For all the debate about which Web sites have the best model for reliable reviews — paid or unpaid, anonymous or real name, Angie’s List or Yelp or TripAdvisor — one thing is certain: a robust ecosystem exists online for restaurant and hotel reviews that has changed those industries for the better.
So it is puzzling that there is no such authoritative collection of reviews for physicians, the highest-stakes choice of service provider that most people make.
Sure, various Web sites like HealthGrades and RateMDs have taken their shots, and Yelp and Angie’s List have made a go of it, too. But the listings are often sparse, with few contributors and little of substance.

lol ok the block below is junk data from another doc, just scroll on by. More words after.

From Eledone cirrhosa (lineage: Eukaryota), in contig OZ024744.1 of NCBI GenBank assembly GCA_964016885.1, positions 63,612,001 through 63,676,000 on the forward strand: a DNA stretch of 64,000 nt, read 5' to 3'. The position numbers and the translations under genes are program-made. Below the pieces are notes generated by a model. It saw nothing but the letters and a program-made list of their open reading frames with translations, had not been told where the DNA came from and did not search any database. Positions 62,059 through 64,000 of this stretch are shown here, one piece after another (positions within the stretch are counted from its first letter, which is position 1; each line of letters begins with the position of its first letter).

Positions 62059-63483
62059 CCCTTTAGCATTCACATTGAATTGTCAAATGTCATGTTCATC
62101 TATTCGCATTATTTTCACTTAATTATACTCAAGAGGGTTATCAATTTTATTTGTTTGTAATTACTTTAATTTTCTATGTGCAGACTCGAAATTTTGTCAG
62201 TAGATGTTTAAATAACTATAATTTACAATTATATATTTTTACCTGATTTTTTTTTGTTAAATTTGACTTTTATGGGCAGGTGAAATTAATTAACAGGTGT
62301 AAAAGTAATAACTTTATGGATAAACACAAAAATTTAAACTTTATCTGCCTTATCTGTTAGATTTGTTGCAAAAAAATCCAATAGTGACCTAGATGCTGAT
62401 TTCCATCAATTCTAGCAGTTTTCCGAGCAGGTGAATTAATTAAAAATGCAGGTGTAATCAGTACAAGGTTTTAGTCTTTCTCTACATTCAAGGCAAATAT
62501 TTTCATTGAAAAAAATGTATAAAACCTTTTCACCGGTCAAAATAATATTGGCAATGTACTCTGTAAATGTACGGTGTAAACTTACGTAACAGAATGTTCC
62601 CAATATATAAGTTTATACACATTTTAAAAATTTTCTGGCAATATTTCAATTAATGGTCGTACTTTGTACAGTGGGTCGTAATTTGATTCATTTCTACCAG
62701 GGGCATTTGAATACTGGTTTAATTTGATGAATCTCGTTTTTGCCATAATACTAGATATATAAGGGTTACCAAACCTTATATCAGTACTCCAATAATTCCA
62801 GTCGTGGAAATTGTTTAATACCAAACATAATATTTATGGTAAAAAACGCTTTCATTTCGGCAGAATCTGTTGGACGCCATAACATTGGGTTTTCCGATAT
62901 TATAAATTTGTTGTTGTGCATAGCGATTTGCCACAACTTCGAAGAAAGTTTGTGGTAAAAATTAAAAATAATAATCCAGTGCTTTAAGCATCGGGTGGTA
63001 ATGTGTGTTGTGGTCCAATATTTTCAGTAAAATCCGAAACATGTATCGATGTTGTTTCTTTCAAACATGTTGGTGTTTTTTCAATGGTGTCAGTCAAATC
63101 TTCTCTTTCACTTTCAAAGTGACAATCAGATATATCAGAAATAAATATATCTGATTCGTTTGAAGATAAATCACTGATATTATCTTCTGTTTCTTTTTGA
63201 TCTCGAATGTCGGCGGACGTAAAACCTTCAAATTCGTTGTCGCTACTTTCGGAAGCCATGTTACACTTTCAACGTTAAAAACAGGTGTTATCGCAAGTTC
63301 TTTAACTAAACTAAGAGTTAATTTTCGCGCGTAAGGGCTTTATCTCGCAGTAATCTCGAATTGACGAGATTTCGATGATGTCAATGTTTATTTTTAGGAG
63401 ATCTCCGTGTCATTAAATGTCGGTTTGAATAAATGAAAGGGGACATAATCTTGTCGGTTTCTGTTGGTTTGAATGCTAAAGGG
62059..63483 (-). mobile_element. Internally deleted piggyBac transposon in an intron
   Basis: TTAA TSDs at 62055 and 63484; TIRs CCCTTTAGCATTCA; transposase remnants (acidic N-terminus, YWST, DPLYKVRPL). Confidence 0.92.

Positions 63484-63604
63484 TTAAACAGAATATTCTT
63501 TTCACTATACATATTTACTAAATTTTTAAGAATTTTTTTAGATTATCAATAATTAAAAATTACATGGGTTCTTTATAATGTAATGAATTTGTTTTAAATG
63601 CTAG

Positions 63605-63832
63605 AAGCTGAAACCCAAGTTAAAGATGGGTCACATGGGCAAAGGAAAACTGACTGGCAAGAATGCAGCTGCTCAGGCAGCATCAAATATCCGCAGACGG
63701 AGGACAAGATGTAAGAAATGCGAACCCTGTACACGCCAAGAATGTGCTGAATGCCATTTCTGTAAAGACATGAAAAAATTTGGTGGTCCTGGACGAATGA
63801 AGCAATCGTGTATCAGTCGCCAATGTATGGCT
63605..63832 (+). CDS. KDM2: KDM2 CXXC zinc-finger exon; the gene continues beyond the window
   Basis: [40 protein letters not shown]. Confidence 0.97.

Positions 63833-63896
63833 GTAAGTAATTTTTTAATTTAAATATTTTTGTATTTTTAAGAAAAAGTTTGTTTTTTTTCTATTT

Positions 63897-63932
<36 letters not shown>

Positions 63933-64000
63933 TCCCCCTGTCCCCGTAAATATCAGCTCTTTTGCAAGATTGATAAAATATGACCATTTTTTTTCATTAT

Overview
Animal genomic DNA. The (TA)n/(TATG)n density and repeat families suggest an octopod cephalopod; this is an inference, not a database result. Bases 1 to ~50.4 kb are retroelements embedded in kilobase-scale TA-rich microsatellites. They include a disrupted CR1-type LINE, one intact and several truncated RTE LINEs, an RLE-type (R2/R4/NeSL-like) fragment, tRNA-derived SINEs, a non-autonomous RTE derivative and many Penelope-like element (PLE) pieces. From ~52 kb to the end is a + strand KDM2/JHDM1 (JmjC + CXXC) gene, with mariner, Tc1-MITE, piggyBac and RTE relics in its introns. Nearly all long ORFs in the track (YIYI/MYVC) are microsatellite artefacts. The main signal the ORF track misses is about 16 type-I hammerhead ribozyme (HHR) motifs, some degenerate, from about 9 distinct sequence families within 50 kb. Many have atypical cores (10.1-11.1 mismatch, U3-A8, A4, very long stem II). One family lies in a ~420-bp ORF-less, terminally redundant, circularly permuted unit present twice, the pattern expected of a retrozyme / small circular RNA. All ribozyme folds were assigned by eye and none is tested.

What we have here is a demand and supply problem: many people want this information, and more consumers would trust it if the sites had more robust offerings. But not enough people take the time to review their doctors. And fixing that problem means figuring out why.
I’ll tell you why no one rates their doctor: People don’t chose their doctors with their checkbooks. Insurance companies, paid for via money deducted from paychecks, chose doctors. By separating the person paying for the the service (the patient) from the person providing the service (the doctor), medical care won’t get better. The insurance companies and patients have different criteria for determining who’s a better doctor, and as long as that distance remains, no matter who funds the doctors, be it insurance companies or the government, medical care will suffer.